Date(s) - 03/09/2019
9:00 am - 12:00 pm
A Multicultural Film Series Is Coming to UCN!
Looking for something to do on Saturday mornings? How about you and the kids “Come Meet the Family!” Bridge the Divide, a Wisconsin Humanities Council grant recipient, is presenting a four-part series of family-friendly, narrative films to the North Shore. Relationships are a large part of building a better community, but we tend to live secluded in our exurbs/suburbs with little exposure to people different from us racially, ethnically, religiously, and economically. These films will give us the opportunity to hear stories from African Americans, Native Americans, Mexican-Americans, Muslims, Jews, immigrants, and those living in poverty. Erica Turner and Dr. Fran Kaplan will moderate the talk-back as the cultural respondents offer insights and answer questions from the audience after each film.
Don’t pass up this chance for meaningful interaction with humanities experts as they share lived experiences and encourage us to build awareness, empathy, and understanding through the story-telling in film.
Each film begins at 9:30 am. The films are FREE and open to the public, ages 10 and up. Childcare is provided in the fellowship hall by Milwaukee Children’s Cooperative.
Register via Eventbrite to reserve your spot as seating is limited.
BTD is a not-for-profit organization – Donations are welcomed.
Hosted by the Unitarian Church North Social Justice Committee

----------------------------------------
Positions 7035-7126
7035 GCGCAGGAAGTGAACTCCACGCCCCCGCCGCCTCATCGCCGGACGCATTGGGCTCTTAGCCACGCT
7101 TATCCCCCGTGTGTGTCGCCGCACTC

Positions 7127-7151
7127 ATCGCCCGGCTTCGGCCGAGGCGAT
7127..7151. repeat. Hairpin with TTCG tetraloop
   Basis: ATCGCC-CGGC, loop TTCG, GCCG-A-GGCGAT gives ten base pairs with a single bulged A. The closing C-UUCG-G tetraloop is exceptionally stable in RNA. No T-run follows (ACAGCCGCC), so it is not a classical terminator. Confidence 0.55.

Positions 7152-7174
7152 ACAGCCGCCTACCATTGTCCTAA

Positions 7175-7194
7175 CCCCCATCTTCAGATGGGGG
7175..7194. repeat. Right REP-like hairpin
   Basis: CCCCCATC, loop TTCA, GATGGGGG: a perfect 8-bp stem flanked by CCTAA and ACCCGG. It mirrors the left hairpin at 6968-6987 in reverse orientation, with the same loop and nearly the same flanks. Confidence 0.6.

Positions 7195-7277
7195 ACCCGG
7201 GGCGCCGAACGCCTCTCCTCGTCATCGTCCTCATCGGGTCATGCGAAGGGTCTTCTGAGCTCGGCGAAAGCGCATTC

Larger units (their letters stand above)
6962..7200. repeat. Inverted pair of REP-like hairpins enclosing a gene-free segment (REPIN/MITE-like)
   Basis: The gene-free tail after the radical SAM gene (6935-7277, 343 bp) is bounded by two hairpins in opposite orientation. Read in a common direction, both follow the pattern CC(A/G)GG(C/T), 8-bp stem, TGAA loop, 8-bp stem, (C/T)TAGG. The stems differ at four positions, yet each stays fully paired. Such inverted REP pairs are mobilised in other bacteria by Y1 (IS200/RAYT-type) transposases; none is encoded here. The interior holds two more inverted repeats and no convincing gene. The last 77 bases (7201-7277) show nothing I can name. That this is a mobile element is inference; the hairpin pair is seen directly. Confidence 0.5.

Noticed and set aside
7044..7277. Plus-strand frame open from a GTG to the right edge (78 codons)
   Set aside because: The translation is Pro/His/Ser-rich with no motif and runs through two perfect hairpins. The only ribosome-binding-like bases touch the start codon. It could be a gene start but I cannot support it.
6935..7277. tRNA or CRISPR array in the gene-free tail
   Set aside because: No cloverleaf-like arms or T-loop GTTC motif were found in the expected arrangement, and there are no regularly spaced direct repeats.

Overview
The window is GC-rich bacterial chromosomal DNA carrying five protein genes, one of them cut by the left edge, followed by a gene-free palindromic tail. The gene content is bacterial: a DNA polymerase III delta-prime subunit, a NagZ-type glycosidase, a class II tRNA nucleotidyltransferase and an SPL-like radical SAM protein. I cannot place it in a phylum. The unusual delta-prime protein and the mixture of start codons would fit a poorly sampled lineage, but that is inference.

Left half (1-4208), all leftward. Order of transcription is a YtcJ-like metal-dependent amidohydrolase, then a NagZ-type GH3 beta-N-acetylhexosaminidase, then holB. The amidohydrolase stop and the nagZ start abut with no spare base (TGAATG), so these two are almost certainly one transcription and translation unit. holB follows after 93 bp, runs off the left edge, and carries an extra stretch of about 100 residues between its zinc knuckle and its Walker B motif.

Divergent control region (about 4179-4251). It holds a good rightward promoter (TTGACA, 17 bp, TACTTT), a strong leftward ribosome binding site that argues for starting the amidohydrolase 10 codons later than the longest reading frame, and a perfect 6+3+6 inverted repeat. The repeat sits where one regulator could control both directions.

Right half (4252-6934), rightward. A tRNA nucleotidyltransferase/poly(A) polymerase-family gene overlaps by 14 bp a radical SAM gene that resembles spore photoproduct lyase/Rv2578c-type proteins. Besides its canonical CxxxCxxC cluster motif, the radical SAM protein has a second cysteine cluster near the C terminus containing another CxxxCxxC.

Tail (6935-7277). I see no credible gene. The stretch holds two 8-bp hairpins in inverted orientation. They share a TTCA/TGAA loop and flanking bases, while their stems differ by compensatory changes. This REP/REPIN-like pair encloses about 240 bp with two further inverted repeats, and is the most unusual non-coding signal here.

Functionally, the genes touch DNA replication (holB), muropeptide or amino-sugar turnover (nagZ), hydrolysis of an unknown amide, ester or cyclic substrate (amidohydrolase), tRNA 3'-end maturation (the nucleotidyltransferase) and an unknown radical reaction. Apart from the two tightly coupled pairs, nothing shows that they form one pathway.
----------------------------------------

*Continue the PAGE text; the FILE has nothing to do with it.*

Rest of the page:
March 9, 2019 “Gettin’ Grown”
On the eve of his 12th birthday, a task for his grandma takes Eric beyond his block and presents new challenges. MKE-born and raised writer-director Aaron Greer filmed this touching story about living as African American kid where he grew up. Awards include Chicago Children’s Film Festival, Milwaukee Film Festival, American Black Film Festival. Talkback: Aaron Greer, professor Loyola University, Chicago
March 16, 2019 “Arranged”
As their friendship grows, two first-year public school teachers – an Orthodox Jew and a Muslim discover they share much in common. Both their families are, as is traditional, arranging their marriages. One is pleased with her match, the other not so much, but with help from her clever friend, she too gets a happy ending. Talkback: Janan Najeeb, President, Milwaukee Muslim Women’s Coalition
March 30, 2019 “Real Women Have Curves”
Ana, a 1st generation Mexican-American teenager, lives in predominantly Latino East LA. Just graduated from high school, she receives a full scholarship to Columbia U. But now that she’s a young woman, her parents need her to help provide for the family. How can Ana care for both herself and her family? Talkback: Dr. Stephanie Rivera Berruz, professor, Marquette University
April 13, 2019 “Smoke Signals”
This award-winning film was the first to be written, directed, acted, and co-produced by Native Americans. Two young friends make a road trip from their South Dakota reservation to Arizona. A modern tale – both funny and serious – of growing up, healing hurts, and dealing with stereotypes. Talkback: Arnold Chevalier, enrolled member, Menominee Nation; Board Treasurer, WI Humanities Council